Wednesday, December 6, 2017

Faster and Faster

The Christmas season has us in its embrace! You may have noticed in your travels some people moving so fast that they are just blurs, with musical instruments in tow. There is a plethora-and-a-half of additional work for musicians this time of year. Some of it is contracted as early as July! I believe the record for one day is SIX engagements, although there are still lessons to teach and families to feed. Our schedules are finally sculpted masterpieces of precision that only the most lethal weather can alter. A time allowance is always made, however, for visiting the receptions at these gigs. Let me tell you, there are some great cooks out there! Sausage balls, pfeffernüsse, Christmas bark, the list goes on and on. Savvy giggers bring empty leftover containers, and in the true spirit of the season, the locals encourage us to fill them! The amazing array of refreshments help us shun the Burger King drive-through, in addition to atoning for the occasional underprepared choir, cheesy arrangements or clueless choir director.

The KSO's focus this time of year is to bring classy, classic holiday tunes on a large scale. The annual Clayton Holiday Concerts have set a high standard in our community for quality seasonal music. This year, the 31st in the run, is no exception, with the theme of the concerts being Music from the Movies. A “heavenly host” of ensembles will join the KSO, including the Knoxville Choral Society, the Knoxville Handbell Festival Ringers, Go! Contemporary Danceworks and the Farragut High School Ensemble. A certain circumpolar resident will also bring his extensive, high-spirited retinue to the stage. These concerts will be presented at the Knoxville Civic Auditorium at 7:30 pm on December 15 and 16, and at 3:00 on December 16 and 17.  Tickets here.




The immediate focus of the orchestra is our continuing collaboration with the Appalachian Ballet Company's production of Tchaikovsky's Nutcracker this Friday at 7:30 and Saturday at 3:00 at the Clayton Center for the Arts on the campus of Maryville College. A story that never gets old, this marks the ABC's 46th annual production of the ballet, accompanied by the KSO for the last 44 years. This is an amazing, durable partnership, the like of which is seldom seen in markets our size. Often when a recording of the Nutcracker Suite is heard, the tempi are so quick that you have to ask yourself how anyone could dance to something that fast. Still, I have noticed that the tempi in many of the faster dances have been bumped up; this can be seen as a subtle tribute to the steadily growing quality of the dance troop.


Hope to see you there!

Sunday, November 26, 2017

A Look at Tomorrow and a Look Back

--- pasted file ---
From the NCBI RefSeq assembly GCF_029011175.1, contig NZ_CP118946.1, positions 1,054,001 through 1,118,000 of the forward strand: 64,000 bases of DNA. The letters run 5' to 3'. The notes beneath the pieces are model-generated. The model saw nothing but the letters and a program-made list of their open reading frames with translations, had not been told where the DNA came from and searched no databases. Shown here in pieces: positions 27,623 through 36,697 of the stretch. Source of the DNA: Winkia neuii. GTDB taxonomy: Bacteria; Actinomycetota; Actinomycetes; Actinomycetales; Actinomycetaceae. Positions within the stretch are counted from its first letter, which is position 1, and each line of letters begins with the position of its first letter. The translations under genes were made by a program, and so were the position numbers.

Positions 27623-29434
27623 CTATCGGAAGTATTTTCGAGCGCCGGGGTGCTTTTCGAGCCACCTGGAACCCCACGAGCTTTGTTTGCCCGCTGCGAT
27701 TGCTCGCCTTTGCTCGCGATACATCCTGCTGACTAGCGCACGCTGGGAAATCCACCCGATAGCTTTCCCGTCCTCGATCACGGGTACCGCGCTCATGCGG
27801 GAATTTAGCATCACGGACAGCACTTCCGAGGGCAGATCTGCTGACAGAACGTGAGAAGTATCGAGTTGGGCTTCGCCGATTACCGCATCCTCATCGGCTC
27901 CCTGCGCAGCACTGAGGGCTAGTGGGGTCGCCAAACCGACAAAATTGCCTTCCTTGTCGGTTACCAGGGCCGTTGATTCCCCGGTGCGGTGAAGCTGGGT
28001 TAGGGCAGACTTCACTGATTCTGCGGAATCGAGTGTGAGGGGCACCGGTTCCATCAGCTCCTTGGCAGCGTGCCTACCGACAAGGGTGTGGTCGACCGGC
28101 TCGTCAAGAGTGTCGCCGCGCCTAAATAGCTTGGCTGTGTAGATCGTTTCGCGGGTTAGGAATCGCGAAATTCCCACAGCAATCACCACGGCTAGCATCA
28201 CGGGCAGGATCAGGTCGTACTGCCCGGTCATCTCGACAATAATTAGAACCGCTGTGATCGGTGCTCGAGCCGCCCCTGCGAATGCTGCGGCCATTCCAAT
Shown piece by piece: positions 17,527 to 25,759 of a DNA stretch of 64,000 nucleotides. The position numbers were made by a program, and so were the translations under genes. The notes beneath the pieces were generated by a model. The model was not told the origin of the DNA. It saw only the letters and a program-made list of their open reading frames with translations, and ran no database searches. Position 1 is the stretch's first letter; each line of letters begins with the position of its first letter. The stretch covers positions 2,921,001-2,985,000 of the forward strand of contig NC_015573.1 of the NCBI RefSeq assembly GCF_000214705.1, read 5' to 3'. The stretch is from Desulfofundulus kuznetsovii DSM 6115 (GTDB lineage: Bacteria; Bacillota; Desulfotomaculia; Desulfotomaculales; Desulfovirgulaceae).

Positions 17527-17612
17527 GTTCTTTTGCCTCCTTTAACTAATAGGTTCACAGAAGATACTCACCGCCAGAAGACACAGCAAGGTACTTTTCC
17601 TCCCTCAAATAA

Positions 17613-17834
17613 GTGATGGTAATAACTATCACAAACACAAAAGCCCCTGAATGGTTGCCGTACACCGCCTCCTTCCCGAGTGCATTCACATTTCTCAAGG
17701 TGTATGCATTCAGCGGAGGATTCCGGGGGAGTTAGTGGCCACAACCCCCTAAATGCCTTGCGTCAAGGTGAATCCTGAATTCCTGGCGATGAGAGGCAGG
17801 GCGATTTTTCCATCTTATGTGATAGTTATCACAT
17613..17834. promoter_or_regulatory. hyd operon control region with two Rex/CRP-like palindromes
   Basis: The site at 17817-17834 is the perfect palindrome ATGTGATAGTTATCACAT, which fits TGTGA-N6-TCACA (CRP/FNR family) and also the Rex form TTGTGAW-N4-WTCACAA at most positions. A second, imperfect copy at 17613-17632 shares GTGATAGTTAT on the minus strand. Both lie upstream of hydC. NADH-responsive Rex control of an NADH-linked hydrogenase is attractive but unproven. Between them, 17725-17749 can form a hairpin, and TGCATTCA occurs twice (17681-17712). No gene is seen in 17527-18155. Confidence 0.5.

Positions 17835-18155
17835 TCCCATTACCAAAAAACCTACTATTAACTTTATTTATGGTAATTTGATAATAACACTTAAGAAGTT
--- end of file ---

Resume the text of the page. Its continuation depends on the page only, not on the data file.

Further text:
With Black Friday behind us, (wait, black for whom!?) we can now turn our attention to the more spiritual aspects of the Holiday season.  I trust that none of you “took chips” in line at Best Buy or Kohl's, or rammed the car that took the last parking spot at Walmart.  Having survived this commemoration of consumerism, you owe it to yourself to have your ears filled with the joyous sounds of the season, brought to you by the Knoxville Symphony Chamber Orchestra and the Webb School's Madrigal Singers.  I hope you acted in a timely fashion, though, because it appears that this concert, today at 2:30 at the Bijou, is SOLD OUT.

If you WERE lucky enough to be an early bird and score tickets to this concert, here's what you have to look forward to.  The Webb Madrigal Singers, under the direction of LeAnne Johnson, are in high demand this time of year for performances of sacred and secular music.  Their share of the concert is substantial; they will partake in the final nine selections.  Highlights of this involvement are the Hallelujah Chorus and Glory to God from Handel's Messiah, the “Shepherds' Farewell” from Berlioz' oratorio L'enfance du Christ, and a wacky a capella arrangement of The Twelve Days of Christmas. This arrangement, credited to the a capella group Straight No Chaser, reweaves the traditional Twelve Days text into a crazy choral quilt by incorporating quotes from five or six other carols, the Dreidel Song, and even Toto's 1982 hit Africa.  Instrumental numbers include Vaughan Williams' Fantasia on 'Greensleeves,' Tchaikovsky's Christmas Waltz and the Farandole from Bizet's L'Arlesienne Suite.  I never knew the Bizet had lyrics!  You learn something every day.



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Let's take a look back at a couple fun November KSO events…

The Knoxville Symphony Youth Orchestras presented their Fall concerts on Monday the 13th. 



Red scarves and neckties lent an extra touch of class to Kathy Hart's Sinfonia ensemble. The Philharmonia orchestra, directed by Nina Mikos, had teal accents. (photo courtesy of Sarah Gimbel).


James Fellenbaum's Youth Symphony did a tremendous job with Rimsky-Korsakov's Capriccio espagnol. I especially relished the performance because I played the work in my youth orchestra. (photo courtesy of Hahn Choo).